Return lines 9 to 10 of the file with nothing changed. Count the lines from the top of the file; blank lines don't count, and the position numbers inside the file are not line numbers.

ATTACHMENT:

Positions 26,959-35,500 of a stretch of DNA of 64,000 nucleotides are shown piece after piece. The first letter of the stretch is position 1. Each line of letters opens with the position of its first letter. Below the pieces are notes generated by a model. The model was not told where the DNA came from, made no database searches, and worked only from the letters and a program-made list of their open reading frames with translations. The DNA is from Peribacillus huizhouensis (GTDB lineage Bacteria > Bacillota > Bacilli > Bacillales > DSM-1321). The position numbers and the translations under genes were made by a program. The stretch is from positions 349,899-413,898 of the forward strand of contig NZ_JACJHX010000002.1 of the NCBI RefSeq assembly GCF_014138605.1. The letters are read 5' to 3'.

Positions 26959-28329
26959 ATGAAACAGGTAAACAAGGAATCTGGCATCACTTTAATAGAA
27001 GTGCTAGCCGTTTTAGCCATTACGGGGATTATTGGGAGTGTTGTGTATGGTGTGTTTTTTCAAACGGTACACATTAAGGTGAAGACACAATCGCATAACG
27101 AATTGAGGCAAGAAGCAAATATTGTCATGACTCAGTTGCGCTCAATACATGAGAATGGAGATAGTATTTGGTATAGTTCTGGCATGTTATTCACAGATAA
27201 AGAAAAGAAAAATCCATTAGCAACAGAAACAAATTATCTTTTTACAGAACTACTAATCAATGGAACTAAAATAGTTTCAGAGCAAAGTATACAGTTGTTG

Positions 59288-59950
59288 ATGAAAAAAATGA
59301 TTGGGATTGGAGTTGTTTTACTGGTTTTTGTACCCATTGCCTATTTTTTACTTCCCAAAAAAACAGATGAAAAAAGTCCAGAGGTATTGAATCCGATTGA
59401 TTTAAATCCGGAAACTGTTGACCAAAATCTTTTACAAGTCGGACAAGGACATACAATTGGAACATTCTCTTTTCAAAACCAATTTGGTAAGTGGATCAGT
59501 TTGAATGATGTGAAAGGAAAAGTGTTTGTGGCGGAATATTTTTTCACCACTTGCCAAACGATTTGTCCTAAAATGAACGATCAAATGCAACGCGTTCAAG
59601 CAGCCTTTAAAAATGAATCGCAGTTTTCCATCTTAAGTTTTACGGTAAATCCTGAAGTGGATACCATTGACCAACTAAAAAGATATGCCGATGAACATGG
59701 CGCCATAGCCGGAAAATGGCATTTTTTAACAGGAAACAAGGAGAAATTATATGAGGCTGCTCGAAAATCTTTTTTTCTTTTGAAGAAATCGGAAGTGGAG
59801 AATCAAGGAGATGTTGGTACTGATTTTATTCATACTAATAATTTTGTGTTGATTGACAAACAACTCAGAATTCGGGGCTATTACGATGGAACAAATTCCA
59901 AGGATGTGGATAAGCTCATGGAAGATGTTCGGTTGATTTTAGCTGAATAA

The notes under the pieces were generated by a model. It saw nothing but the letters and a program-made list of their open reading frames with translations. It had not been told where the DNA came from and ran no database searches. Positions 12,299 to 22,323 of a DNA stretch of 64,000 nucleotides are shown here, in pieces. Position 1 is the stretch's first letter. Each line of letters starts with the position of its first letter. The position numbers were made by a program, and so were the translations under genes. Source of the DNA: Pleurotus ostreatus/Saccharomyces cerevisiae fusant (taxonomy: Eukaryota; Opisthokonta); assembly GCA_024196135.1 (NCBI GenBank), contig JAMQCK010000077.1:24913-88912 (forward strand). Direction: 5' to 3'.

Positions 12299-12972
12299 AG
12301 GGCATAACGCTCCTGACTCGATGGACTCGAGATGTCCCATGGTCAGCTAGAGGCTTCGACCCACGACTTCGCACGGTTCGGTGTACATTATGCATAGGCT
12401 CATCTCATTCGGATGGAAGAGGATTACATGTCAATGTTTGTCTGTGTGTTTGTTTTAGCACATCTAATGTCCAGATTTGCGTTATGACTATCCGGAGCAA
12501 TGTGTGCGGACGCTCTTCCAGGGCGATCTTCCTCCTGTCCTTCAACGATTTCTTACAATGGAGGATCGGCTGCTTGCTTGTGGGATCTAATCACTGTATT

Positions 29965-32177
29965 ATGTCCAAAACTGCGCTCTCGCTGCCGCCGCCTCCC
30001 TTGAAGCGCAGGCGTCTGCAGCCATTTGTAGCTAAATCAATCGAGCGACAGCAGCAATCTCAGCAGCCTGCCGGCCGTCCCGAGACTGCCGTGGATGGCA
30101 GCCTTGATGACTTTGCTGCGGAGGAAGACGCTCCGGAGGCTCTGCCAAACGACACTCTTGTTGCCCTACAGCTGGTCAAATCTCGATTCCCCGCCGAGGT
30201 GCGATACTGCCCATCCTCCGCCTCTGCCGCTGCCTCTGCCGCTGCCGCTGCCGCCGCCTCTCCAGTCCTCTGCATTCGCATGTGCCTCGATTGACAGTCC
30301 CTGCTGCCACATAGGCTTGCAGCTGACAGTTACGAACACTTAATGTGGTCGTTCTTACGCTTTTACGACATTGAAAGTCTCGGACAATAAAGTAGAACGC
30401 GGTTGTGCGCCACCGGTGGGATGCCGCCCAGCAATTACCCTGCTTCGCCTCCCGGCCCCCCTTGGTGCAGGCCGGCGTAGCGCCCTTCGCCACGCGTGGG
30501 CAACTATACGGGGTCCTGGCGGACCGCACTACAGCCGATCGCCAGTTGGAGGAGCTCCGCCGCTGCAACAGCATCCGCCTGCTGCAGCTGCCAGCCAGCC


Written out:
59301 TTGGGATTGGAGTTGTTTTACTGGTTTTTGTACCCATTGCCTATTTTTTACTTCCCAAAAAAACAGATGAAAAAAGTCCAGAGGTATTGAATCCGATTGA
59401 TTTAAATCCGGAAACTGTTGACCAAAATCTTTTACAAGTCGGACAAGGACATACAATTGGAACATTCTCTTTTCAAAACCAATTTGGTAAGTGGATCAGT